The image below shows the same area from a vertical perspective, using a winter image used by Apple Maps for this area. The probable date for this images is after 2011. The area shown corresponds with the area captured by the pointers on the images above. The winter images shows rings/ bands of slightly denser tree cover between the melted areas and the non-frozen fen wetlands. There are some small dark pactches of higher trees (Black Spruce) left showing the small remants of permafrost (P).
Using the interpreted aerial photographs from 1947, 1967 and Google images from 2005, it became clear that melting had continued between 1967 and 2005 at similar rates as in the period between 1947 and 1967. No clear acceleration of melting could be observed. The comparison of the 1947 aerial photo above with the Google Earth image shows a typical melting example.
More recent satellite images provided through Google Earth and Apple maps provide significant higher resolution images and confirm the continued melting. The figure below shows on the left the Google Earth image, aready a significant improvement over the 2004/5 image. The Apple Maps images shows likely a spring situation with e relative high water table. Surface water is clearly visible in the more recent collapsed areas. The still existing permafrost is marked with a P. It is also clear from these images that the wildland fire which burned the lower peatplateau did not affect the melting rate of the permafrost when compared with the non-burned top plateau. In fact the reverse could may be possible.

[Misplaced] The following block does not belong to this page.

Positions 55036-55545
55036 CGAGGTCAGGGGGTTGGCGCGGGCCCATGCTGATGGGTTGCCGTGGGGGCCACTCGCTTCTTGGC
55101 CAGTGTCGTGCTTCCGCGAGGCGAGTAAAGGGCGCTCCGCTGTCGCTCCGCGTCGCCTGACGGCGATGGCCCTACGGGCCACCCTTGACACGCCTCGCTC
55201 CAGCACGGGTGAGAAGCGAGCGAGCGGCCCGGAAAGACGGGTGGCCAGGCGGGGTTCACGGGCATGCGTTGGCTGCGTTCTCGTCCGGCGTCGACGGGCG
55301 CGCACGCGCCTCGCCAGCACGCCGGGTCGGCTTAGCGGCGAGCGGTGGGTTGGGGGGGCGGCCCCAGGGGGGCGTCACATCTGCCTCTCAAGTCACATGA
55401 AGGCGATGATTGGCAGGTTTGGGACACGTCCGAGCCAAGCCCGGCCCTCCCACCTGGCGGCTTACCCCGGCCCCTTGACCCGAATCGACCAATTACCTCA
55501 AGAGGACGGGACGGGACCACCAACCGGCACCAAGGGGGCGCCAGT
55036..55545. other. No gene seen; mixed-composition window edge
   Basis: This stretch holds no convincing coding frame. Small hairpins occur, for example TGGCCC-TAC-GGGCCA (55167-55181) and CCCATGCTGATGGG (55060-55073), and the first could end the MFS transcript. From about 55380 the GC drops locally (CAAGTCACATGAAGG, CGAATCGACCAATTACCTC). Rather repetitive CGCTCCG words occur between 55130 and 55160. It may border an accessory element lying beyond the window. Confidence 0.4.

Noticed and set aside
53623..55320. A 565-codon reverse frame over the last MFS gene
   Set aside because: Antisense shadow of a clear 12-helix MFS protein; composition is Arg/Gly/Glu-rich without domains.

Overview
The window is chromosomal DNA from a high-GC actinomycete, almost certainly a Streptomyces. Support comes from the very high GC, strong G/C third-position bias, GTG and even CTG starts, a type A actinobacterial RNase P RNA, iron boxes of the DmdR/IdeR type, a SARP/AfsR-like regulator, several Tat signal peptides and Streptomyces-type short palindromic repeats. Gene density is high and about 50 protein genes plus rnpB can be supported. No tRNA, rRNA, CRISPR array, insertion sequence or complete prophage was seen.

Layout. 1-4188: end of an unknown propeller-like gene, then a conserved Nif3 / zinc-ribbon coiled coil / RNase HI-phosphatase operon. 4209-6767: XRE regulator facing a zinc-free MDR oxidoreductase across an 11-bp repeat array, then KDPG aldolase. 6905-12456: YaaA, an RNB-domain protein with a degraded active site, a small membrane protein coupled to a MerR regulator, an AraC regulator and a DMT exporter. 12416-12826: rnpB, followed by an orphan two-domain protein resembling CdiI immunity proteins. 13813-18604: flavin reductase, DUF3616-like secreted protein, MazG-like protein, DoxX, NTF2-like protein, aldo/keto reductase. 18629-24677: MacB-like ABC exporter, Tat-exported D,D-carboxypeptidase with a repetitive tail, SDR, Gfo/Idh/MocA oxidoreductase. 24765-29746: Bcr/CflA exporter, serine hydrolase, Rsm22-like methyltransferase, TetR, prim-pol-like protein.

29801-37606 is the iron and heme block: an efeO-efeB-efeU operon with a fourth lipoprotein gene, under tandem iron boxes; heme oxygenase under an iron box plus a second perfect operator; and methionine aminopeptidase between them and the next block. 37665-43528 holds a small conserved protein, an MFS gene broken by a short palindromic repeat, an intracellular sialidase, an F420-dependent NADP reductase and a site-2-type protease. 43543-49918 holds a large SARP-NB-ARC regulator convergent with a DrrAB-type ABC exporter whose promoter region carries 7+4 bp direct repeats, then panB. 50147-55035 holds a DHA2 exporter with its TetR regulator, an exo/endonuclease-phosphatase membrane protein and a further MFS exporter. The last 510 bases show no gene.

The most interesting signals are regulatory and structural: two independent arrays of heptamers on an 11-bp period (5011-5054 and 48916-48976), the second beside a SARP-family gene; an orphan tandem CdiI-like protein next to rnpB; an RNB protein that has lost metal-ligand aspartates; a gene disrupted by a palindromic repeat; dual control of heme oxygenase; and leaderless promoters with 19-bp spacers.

As a point of interest, the two images below could be looked at in stereovision with or without a stereoscope. The pseudo 3D effect can enhance some of the differences between the two situations.